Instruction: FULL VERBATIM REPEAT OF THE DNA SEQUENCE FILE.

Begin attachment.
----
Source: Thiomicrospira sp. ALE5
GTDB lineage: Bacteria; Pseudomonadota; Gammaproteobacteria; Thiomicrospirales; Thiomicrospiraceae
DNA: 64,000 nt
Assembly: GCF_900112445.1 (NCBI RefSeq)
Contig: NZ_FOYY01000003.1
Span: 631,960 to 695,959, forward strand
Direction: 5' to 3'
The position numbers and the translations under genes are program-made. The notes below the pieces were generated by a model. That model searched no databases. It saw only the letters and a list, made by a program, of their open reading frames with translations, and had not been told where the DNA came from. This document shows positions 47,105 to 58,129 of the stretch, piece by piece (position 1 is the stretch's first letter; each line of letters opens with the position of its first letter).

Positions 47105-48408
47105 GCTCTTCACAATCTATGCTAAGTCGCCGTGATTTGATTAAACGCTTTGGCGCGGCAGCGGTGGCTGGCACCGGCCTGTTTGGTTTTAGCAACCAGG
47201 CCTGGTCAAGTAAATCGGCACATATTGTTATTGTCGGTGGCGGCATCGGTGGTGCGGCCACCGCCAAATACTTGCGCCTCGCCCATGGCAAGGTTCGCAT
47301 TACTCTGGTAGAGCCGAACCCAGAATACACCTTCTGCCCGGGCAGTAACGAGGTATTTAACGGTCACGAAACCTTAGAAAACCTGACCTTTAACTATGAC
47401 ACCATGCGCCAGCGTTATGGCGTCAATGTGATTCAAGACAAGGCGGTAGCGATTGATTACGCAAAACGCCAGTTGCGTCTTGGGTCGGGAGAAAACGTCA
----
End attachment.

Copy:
Source: Thiomicrospira sp. ALE5
GTDB lineage: Bacteria; Pseudomonadota; Gammaproteobacteria; Thiomicrospirales; Thiomicrospiraceae
DNA: 64,000 nt
Assembly: GCF_900112445.1 (NCBI RefSeq)
Contig: NZ_FOYY01000003.1
Span: 631,960 to 695,959, forward strand
Direction: 5' to 3'
The position numbers and the translations under genes are program-made. The notes below the pieces were generated by a model. That model searched no databases. It saw only the letters and a list, made by a program, of their open reading frames with translations, and had not been told where the DNA came from. This document shows positions 47,105 to 58,129 of the stretch, piece by piece (position 1 is the stretch's first letter; each line of letters opens with the position of its first letter).

Positions 47105-48408
47105 GCTCTTCACAATCTATGCTAAGTCGCCGTGATTTGATTAAACGCTTTGGCGCGGCAGCGGTGGCTGGCACCGGCCTGTTTGGTTTTAGCAACCAGG
47201 CCTGGTCAAGTAAATCGGCACATATTGTTATTGTCGGTGGCGGCATCGGTGGTGCGGCCACCGCCAAATACTTGCGCCTCGCCCATGGCAAGGTTCGCAT
47301 TACTCTGGTAGAGCCGAACCCAGAATACACCTTCTGCCCGGGCAGTAACGAGGTATTTAACGGTCACGAAACCTTAGAAAACCTGACCTTTAACTATGAC
47401 ACCATGCGCCAGCGTTATGGCGTCAATGTGATTCAAGACAAGGCGGTAGCGATTGATTACGCAAAACGCCAGTTGCGTCTTGGGTCGGGAGAAAACGTCA